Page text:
March 11, 2021
Adding immunotherapy may improve upon chemo alone
- Single-arm studies have shown that immune checkpoint inhibitors plus chemotherapy produce complete response rates of 30 to 45%
- Researchers are investigating the use of an oncolytic virus to improve upon those rates
- Other combination treatments are also being studied
The standard treatment for locally invasive bladder cancer is neoadjuvant chemotherapy followed by radical cystectomy. Recently, a number of studies have found that immune checkpoint inhibitors such as pembrolizumab (brand name: Opdivo), atezolizumab (brand name: Tecentriq), and durvalumab (brand name: Imfinzi) in the neoadjuvant setting are equivalent, and sometimes better than chemotherapy alone.
“That’s generated a lot of excitement,” Dr. Roger Li, urologic oncologist at the Moffitt Cancer Center in Tampa, FL, tells SurvivorNet Connect. He cautions that these were single-arm studies that still need to be validated — a lesson learned from AstraZeneca pulling Imfinzi from the metastatic bladder cancer indication. “It is encouraging, though, that these single-arm studies consistently produce 30 to 45% complete response rates in the cystectomy specimens that are removed after neoadjuvant immune checkpoint blockade.”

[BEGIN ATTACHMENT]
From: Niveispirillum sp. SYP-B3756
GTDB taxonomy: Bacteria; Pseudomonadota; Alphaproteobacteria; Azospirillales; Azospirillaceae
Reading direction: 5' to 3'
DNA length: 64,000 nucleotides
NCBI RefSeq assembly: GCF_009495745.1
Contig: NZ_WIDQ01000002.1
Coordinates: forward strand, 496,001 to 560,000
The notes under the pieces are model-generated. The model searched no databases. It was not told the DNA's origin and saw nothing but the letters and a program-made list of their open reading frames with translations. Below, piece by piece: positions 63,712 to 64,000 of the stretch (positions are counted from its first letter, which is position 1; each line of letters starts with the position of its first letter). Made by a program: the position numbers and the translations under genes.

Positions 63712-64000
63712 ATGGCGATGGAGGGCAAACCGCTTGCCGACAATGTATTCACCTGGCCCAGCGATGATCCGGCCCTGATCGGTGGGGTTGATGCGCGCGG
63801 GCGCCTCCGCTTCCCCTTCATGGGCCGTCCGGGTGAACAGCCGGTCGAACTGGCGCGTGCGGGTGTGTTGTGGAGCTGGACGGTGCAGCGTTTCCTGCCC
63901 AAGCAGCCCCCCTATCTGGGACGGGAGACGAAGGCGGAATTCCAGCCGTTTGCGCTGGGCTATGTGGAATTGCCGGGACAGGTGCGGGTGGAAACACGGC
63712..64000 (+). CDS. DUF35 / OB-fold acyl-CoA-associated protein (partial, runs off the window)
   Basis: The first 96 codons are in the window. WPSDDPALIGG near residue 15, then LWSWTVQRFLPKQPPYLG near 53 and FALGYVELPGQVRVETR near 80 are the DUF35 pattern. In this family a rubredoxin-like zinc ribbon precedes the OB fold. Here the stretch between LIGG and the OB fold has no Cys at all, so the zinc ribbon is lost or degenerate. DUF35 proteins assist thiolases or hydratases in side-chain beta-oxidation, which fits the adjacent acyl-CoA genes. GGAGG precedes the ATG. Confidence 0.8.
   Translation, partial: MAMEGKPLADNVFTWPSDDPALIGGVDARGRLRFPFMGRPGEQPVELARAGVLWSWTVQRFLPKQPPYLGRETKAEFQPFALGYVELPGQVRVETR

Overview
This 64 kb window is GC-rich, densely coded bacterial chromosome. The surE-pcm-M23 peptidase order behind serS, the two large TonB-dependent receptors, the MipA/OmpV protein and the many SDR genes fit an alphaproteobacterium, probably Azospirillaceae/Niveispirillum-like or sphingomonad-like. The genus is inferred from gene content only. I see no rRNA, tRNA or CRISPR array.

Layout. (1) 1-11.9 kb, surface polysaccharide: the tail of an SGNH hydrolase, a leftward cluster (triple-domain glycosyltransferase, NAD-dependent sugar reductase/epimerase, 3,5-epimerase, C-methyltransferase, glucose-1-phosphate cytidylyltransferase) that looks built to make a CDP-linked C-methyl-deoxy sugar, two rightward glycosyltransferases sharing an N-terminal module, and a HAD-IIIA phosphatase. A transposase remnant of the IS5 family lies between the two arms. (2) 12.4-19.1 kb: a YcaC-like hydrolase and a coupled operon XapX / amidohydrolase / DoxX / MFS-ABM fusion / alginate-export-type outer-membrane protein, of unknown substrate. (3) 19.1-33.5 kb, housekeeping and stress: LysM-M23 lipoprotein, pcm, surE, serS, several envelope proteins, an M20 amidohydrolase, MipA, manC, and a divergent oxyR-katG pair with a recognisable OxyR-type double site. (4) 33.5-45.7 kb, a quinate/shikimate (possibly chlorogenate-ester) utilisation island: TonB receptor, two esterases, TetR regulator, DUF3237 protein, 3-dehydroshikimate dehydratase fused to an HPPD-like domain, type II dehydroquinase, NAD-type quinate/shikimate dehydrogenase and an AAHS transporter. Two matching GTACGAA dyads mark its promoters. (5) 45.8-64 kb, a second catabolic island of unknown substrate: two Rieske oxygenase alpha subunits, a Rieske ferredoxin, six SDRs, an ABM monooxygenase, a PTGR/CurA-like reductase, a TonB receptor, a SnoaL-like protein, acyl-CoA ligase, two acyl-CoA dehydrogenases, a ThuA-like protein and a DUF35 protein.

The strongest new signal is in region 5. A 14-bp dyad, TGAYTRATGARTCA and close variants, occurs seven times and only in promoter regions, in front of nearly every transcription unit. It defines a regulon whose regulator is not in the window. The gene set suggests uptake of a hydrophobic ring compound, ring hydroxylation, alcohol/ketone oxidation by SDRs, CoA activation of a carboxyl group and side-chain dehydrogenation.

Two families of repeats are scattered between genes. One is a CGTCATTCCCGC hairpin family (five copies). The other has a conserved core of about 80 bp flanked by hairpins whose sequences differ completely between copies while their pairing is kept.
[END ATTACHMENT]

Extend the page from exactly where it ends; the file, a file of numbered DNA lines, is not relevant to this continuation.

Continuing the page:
He is the principal investigator of a study at Moffitt that is seeking to improve upon those results. Dr. Li and his team are infusing an oncolytic virus into the bladder that is known to be effective in the BCG refractory setting, in the hope that the oncolytic virus will generate a more robust immune response. “That can act as the match to light the fire, so to speak, and can be used in conjunction with immune checkpoint blockades to more effectively control the cancer,” he says.
Similar strategies are also under investigation. “Combination treatments using different agents that act as sort of a local inciter of the immune response so that the immune checkpoint blockade, when added on as a combination therapy, can be even more efficacious.”